Robin Hood Tax Takes Shape in Kenya


Robin Hood Tax Takes Shape in Kenya

The National Treasury and Planning Cabinet Secretary, Mr. Henry Rotich published the Finance Bill, 2018 through Kenya Gazette Supplement No. 76. The Bill through Section 31 amended the first schedule of the Excise Duty Act of 2015 by adding Section 6 which provides that:

“Excise duty on money transferred by banks, money transfer agencies and other financial service providers shall be 0.05 per cent of the amount transferred in case of money transfer of five hundred thousand shillings or more”

The section introduces what is commonly referred to as the robin hood tax (“RHT”) and also known as the financial transactions tax. RHT is a tiny tax levied on the financial sector and is said to have the potential to generate funds annually which funds can be utilized to improve public services e.g. healthcare, education, climate change etc.

The Government introduced the excise duty to enable it “get a fair share of revenue from the financial services”. In his speech, the Cabinet Secretary justified the introduction of RHT by stating that the proceeds thereof shall be utilized to finance critical government programmes. More specifically the proceeds of the RHT will be used to finance universal health care plan which is part of the “Big Four Agenda” by the Government.

To ensure the Finance Bill, 2018 raises immediate tax revenue pending parliamentary approval, the Cabinet Secretary invoked Section 2 of the Provisional Collection of Taxes and Duties Act through Kenya Gazette Supplement No. 79 of 21st June, 2018. The Act gives statutory effect for limited periods to orders of the Cabinet Secretary imposing new tax or duty. This in effect authorizes the treasury through its collecting authority to collect RHT as from 1st July, 2018 (now past).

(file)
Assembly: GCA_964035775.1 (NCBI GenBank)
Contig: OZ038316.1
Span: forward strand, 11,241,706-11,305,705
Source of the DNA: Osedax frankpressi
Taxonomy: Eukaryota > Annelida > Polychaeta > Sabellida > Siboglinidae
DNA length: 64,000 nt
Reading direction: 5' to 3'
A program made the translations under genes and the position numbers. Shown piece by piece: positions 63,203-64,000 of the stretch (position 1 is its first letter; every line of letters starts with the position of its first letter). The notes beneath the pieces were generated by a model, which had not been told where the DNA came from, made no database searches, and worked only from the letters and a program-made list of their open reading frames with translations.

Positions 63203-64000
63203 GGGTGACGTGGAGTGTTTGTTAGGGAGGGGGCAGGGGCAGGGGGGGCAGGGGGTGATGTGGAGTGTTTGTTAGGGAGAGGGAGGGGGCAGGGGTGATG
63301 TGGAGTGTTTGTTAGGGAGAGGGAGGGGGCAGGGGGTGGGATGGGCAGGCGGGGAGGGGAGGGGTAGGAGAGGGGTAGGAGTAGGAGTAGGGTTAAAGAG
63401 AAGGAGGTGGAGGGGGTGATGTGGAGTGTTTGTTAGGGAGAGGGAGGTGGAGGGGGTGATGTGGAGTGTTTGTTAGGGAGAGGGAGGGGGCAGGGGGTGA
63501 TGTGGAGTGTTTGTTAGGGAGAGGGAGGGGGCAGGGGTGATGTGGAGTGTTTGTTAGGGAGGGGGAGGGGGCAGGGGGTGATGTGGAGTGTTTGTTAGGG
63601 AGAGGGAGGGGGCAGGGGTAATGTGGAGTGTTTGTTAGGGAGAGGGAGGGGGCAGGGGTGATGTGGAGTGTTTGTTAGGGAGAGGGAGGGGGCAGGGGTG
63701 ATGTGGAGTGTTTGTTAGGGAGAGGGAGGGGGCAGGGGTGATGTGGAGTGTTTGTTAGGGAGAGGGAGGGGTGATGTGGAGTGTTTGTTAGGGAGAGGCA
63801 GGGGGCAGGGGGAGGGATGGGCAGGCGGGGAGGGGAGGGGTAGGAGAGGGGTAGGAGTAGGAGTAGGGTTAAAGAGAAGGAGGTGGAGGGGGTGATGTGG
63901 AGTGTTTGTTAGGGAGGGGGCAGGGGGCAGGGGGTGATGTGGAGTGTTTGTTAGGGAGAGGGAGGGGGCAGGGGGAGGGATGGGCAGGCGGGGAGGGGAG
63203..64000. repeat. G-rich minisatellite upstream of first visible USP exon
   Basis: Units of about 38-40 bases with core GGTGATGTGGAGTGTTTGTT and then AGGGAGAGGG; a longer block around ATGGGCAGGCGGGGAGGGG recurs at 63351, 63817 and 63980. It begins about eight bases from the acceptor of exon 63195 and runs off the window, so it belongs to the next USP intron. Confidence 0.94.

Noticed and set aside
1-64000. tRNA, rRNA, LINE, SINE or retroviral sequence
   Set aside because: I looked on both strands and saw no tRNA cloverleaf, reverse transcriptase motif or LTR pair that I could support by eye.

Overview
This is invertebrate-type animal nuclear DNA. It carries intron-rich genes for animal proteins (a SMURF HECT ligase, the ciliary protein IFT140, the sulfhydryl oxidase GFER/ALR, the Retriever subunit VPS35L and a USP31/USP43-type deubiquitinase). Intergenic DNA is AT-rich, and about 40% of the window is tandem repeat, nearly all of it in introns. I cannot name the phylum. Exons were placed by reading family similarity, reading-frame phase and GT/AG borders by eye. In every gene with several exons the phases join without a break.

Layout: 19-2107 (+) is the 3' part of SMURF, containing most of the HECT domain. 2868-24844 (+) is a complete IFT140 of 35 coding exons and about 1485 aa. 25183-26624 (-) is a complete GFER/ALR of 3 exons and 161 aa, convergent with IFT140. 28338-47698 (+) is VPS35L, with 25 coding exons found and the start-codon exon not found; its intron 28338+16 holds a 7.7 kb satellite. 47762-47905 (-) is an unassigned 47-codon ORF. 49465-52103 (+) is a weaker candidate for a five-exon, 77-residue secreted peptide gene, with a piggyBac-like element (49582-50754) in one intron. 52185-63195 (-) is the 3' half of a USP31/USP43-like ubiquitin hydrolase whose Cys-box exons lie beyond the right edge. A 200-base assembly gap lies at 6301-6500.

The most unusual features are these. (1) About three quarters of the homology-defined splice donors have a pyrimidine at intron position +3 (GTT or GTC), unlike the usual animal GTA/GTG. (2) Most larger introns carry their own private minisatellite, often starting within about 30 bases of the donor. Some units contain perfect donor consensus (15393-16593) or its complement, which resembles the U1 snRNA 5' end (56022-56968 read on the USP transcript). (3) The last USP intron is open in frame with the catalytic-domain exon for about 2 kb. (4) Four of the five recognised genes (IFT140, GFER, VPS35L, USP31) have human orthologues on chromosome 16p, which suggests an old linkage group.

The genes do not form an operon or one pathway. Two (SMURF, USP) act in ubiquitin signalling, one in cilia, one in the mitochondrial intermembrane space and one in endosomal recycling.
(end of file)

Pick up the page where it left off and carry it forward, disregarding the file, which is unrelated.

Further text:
Push back

The excise duty has however been met with opposition from various quarters including Kenya Bankers Association (“KBA”) who have filed a suit to stop the implementation of the tax. In seeking interim orders to suspend the collection of RHT, KBA argued that the move was unconstitutional as the decision was not subjected to public participation. Further, the current system used by financial institutions does not have a mechanism to implement the collection of the tax.


With hefty penalties enforceable against financial service providers including banking institutions for lack of remittance of the excise duty, the financial sector players have been left with no choice but to implement the directive by the Government. With the implementation already rolling tax payers have been left with more questions than answers as the excise duty is being collected on all monies transferred above five hundred thousand by financial service providers. The questions taxpayers have been left to grapple with are among others whether RHT shall be deducted while paying statutory obligations such as stamp duty. Also, whether RHT shall be applied to transfers made from one account to another of the same person. Further, who should pay the duty i.e. the sender or the recipient of the funds?

In as much as the Government aims to collect revenue fast more precaution should be put in place to prevent confusion and double taxation. The Government should do more in educating the public on new legislations being enacted before the effective date especially those that shall affect their financial returns to prevent disquiet especially because Kenya is one of the top investment hub in Africa.

Isaiah Mungai Kamau and Catherine Karanja